Portrait photo of Lynn Stanley

From the Editor

lynn stanley, senior editor

Sustainable steel


ccording to the American Institute of Steel Construction (AISC), steel remains the leading green construction material. When it comes to environmentally safe phrases, it seems that more and more products are being touted as “green,” “eco-friendly” or “sustainable.” I wondered if the terms were interchangeable so I looked them up. Oxford Languages defines the word green as a label that refers to all aspects of environmentally friendly products from fashion to buildings. The term eco-friendly is attached to products or practices that won’t hurt the environment. Sustainability speaks to the idea that what we do today won’t exhaust resources for future generations.

Steel is green, eco-friendly and sustainable. The American steel industry has reduced greenhouse gases and emissions by 36 percent and increased steel production’s water recycling rate to 95 percent. Eighty-one percent of all steel products are recycled at the end of their life, including 85 percent of vehicles, 82 percent of appliances, 70 percent of containers, 72 percent of reinforcing bar and 98 percent of structural steel.

In this month’s cover story for FFJournal, we meet Joss Hudson, owner of EcoSteel based in Niguel, California. Hudson is a big fan of steel and all the advantages it offers. He has built his business on providing attractive, affordable, high-performance housing for residential communities in the form of his steel-and-skin MicroHomes. Hudson’s pre-engineered, commercial-grade steel technology was recently sourced by San Francisco’s Department of Homelessness and Supportive Housing (HSH) for a 25,000-sq.-ft. homeless shelter called the Bayview Safe Navigation Center. The space—which opened its doors in March 2021—can hold up to 203 unsheltered people. EcoSteel is currently working with Lahmon Architects to provide three 6,800-sq.-ft. prefabricated steel shelters for homeless individuals and families in Los Angeles county. But Hudson’s economical MicroHomes aren’t just helping those who need shelter.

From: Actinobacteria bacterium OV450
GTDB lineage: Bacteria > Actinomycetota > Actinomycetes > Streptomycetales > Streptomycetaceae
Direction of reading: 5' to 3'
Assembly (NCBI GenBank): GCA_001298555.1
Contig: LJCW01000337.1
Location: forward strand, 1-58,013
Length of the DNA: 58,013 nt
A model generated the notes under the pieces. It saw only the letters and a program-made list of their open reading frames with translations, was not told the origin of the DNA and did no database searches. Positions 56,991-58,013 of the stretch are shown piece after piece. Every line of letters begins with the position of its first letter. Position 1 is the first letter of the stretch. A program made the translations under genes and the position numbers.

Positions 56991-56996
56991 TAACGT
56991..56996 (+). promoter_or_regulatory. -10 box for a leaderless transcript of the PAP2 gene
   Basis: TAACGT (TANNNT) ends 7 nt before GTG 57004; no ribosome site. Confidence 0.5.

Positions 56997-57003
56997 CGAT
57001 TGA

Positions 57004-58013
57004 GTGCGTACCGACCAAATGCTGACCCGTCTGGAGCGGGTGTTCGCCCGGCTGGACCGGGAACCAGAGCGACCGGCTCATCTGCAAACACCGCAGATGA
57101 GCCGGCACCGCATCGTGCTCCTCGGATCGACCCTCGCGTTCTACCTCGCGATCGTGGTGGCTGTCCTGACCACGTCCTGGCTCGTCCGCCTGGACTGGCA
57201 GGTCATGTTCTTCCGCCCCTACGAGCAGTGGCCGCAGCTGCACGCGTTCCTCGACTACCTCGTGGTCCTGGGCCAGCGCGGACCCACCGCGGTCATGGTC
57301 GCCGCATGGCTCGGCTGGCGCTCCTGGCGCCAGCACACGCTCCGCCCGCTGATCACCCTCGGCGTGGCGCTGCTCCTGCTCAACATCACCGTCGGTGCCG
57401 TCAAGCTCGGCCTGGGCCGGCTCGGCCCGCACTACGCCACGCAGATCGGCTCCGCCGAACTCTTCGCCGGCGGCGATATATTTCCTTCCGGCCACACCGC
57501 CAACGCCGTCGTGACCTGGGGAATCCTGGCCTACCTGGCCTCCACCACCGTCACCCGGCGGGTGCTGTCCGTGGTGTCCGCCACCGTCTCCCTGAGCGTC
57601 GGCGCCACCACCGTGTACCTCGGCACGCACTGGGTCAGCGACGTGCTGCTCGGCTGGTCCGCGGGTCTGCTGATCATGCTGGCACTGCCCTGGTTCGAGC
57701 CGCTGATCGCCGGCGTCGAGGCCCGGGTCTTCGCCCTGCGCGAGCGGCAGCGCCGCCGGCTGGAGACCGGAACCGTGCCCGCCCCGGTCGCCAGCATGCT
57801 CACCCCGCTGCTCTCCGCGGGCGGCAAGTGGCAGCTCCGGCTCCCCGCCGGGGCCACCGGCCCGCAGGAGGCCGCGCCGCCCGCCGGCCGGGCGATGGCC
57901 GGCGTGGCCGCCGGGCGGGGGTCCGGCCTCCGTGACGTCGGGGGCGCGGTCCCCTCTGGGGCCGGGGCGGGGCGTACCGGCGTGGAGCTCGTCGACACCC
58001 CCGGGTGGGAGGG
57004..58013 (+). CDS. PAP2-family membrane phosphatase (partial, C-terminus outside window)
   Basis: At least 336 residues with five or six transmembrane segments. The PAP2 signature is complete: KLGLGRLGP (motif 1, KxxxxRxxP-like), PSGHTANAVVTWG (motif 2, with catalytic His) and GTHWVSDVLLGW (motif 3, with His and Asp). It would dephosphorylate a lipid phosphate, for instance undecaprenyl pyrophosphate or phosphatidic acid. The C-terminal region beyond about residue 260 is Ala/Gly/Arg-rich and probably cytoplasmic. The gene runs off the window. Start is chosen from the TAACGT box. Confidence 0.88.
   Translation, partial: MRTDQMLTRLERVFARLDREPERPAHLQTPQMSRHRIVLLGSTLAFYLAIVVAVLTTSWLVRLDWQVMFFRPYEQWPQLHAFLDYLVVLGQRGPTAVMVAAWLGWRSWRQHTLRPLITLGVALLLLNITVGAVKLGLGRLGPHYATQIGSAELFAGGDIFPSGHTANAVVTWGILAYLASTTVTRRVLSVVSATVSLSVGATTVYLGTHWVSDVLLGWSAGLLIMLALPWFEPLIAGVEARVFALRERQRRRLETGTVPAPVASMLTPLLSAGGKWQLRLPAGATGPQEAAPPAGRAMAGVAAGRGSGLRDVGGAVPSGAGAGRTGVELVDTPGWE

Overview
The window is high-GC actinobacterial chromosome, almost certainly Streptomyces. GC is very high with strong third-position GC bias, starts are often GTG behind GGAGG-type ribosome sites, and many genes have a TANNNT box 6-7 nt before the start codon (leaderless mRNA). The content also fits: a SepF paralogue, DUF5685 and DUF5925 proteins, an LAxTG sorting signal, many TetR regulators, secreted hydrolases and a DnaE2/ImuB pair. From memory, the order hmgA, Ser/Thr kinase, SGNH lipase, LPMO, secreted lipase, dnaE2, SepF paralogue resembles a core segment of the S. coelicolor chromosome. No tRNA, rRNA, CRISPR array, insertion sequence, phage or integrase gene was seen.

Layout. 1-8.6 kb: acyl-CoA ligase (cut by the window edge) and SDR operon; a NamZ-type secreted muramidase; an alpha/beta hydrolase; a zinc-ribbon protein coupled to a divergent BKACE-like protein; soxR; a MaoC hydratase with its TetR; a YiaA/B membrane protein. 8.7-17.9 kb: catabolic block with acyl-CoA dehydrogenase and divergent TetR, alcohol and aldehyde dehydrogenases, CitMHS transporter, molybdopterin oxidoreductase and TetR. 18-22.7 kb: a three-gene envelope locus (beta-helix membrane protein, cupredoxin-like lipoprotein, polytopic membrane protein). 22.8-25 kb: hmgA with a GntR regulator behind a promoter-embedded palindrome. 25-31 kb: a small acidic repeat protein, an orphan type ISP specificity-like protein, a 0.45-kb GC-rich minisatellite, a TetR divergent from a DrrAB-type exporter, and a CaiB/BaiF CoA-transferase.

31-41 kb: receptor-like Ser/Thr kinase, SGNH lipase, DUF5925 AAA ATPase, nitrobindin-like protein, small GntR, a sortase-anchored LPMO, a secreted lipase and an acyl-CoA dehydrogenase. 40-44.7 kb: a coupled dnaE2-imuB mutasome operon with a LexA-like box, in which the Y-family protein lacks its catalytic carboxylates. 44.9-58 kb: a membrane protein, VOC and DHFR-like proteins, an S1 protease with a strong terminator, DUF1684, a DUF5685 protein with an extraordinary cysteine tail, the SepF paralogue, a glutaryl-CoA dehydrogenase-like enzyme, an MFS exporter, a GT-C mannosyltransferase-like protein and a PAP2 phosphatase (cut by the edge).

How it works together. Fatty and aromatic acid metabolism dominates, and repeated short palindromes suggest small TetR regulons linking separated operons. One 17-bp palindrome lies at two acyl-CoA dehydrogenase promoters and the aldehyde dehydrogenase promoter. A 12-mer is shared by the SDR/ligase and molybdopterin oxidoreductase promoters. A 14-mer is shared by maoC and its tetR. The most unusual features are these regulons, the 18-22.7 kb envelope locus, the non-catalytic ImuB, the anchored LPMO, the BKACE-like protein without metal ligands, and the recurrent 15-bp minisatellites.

Residential housing is a market steel contractors have not been able to access before.
Joss Hudson,
EcoSteel Building Systems
In March 2021, The National Low Income Housing Coalition released its annual report, The Gap: A Shortage of Affordable Homes. Low-income renters faced a shortage of nearly 7 million affordable and accessible homes in 2019. Many working-class Americans are also struggling to afford a home. The rising cost of raw materials like timber, cement, concrete, plasterboard and other construction supplies coupled with a disrupted and constricted supply chain is boosting housing costs. In my neighborhood, single-family dwellings range in age from 49 years old to 64 years old. When I lost my 50-plus year-old home in an EF4 tornado two years ago on Memorial Day, the price tag to replace that house on the same lot came in right at $300,000. The new home has fewer bedrooms and a smaller footprint overall than that of the original structure.

EcoSteel’s designs can withstand winds up to 150 mph as well as fire, termites and rot. The simple elegance of steel, its flexibility, minimal maintenance and quick installation are being tapped for projects across the nation from a new coffee shop to a farmhouse in Utah and loft apartments in Delaware.

The steel prefabber’s take on housing is also helping steel contractors access the residential building market for the first time. Hudson sees education—both for contractors and high school students—as the next step. I think it’s a safe assumption that Hudson is building more than homes and businesses, he’s building a legacy for the future. And isn’t that the definition of sustainability?